Canine bladder and urethral tumors: a retrospective study of 115 cases (1980-1985)

J Vet Intern Med. May-Jun 1992;6(3):145-53. doi: 10.1111/j.1939-1676.1992.tb00330.x.


One hundred and fifteen dogs with neoplasms of the lower urinary tract (bladder and/or urethra) were retrospectively evaluated at five referral institutions participating in ongoing studies by the Veterinary Cooperative Oncology Group. Most tumors were malignant (97%) and of epithelial origin (97%). Lower urinary tract tumors were more common in older dogs weighing greater than 10 kg. The following significant (P less than 0.05) statistical associations were found using the University of Guelph hospital population as control; there was no sex predisposition although the female:male ratio was 1.95:1. Neutered dogs were predisposed as were Airedale Terriers, Beagles, and Scottish Terriers, whereas German Shepherds were significantly under-represented among dogs with lower urinary tract tumors. These statistical associations should be interpreted cautiously because of possible demographic differences in hospital populations among the University of Guelph and other cooperating institutions. There were no significant correlations between age, gender, weight, breed, response to therapy, and survival time. Clinical signs were indicative of lower urinary tract disease and included hematuria, stranguria, and pollakiuria. The laboratory data were nonspecific except for urinalysis test results. Hematuria and inflammatory urinary sediments were most commonly reported; neoplastic cells were identified in the urine sediment of 30% of dogs with lower urinary tract tumors. Contrast cystography was a useful noninvasive diagnostic method since 96% of the dogs had a mass or filling defect in the lower urinary tract demonstrated by this technique.(ABSTRACT TRUNCATED AT 250 WORDS)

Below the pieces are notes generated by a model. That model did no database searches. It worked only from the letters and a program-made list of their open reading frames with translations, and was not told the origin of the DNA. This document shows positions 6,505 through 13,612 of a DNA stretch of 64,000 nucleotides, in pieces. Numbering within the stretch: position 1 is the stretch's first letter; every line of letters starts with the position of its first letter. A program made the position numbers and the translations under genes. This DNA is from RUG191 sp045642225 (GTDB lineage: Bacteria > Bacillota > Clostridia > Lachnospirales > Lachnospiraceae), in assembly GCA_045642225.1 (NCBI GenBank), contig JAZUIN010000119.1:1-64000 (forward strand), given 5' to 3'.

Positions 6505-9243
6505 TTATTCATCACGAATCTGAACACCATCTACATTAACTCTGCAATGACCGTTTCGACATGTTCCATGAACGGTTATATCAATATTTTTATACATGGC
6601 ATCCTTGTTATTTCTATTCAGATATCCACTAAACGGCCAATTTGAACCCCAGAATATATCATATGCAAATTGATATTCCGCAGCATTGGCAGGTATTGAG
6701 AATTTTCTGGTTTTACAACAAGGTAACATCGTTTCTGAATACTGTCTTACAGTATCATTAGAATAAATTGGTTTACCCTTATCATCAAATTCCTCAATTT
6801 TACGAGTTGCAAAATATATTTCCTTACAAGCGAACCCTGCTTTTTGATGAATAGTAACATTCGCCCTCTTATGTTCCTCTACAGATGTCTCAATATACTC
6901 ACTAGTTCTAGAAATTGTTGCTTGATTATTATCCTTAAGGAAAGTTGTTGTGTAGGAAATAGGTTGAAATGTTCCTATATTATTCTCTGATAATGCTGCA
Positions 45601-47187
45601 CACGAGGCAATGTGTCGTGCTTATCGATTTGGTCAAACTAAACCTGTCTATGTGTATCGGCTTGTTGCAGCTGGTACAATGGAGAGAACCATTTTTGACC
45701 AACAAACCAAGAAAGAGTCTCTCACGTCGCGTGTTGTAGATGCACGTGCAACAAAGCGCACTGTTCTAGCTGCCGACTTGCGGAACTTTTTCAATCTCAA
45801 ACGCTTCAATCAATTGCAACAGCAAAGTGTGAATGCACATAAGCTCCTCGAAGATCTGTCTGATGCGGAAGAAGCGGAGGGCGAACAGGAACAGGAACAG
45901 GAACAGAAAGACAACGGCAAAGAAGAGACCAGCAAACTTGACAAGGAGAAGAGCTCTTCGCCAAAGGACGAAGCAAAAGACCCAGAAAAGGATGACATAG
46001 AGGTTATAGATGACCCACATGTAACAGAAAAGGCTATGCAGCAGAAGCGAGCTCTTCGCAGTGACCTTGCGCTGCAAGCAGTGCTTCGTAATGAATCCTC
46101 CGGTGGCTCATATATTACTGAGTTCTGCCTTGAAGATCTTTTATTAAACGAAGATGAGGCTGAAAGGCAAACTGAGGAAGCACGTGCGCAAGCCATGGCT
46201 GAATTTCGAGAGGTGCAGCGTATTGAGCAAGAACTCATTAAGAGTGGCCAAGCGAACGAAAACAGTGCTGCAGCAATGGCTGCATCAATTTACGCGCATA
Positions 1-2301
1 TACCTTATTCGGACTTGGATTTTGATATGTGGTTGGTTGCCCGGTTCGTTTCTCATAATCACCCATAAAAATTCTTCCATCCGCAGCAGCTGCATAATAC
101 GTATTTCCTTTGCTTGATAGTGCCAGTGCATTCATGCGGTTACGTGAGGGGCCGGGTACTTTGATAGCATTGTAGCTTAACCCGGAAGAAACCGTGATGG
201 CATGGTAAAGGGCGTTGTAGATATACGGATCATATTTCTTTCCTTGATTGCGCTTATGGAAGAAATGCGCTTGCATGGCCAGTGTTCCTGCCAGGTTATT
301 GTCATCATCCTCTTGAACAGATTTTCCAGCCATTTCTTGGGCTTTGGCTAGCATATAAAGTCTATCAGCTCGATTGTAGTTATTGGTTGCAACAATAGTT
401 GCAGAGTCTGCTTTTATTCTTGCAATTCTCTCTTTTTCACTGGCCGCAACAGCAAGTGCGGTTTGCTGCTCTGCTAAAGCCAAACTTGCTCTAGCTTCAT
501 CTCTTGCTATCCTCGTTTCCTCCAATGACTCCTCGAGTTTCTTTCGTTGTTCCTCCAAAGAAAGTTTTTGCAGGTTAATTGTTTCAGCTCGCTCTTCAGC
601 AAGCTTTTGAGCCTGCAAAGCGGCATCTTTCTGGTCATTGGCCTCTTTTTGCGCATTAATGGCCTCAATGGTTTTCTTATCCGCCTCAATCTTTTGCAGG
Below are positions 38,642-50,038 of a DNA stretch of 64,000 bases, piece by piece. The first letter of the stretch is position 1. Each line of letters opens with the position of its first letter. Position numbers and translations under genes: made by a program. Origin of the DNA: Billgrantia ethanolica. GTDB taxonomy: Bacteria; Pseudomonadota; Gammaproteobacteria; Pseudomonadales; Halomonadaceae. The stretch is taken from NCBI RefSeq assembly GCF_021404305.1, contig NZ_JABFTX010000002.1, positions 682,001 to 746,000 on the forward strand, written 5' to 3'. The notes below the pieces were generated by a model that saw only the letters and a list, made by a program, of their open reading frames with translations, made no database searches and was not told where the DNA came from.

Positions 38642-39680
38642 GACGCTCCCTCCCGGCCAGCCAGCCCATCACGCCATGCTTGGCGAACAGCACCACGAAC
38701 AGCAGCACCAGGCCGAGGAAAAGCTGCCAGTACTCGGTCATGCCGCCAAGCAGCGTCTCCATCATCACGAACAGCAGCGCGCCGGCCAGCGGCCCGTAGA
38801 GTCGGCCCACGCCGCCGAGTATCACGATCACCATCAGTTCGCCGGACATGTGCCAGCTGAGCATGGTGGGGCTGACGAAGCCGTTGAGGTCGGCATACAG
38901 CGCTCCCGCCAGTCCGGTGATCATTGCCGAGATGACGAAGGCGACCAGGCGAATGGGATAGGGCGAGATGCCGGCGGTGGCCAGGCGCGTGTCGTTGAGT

Publication types

  • Research Support, Non-U.S. Gov't
  • Research Support, U.S. Gov't, P.H.S.

MeSH terms

  • Age Factors
  • Animals
  • Breeding
  • Castration / veterinary
  • Dog Diseases / epidemiology*
  • Dog Diseases / therapy
  • Dogs
  • Female
  • Male
  • Ontario / epidemiology
  • Retrospective Studies
  • Sex Factors
  • Treatment Outcome
  • United States / epidemiology
  • Urethral Neoplasms / epidemiology
  • Urethral Neoplasms / therapy
  • Urethral Neoplasms / veterinary*
  • Urinary Bladder Neoplasms / epidemiology
  • Urinary Bladder Neoplasms / therapy
  • Urinary Bladder Neoplasms / veterinary*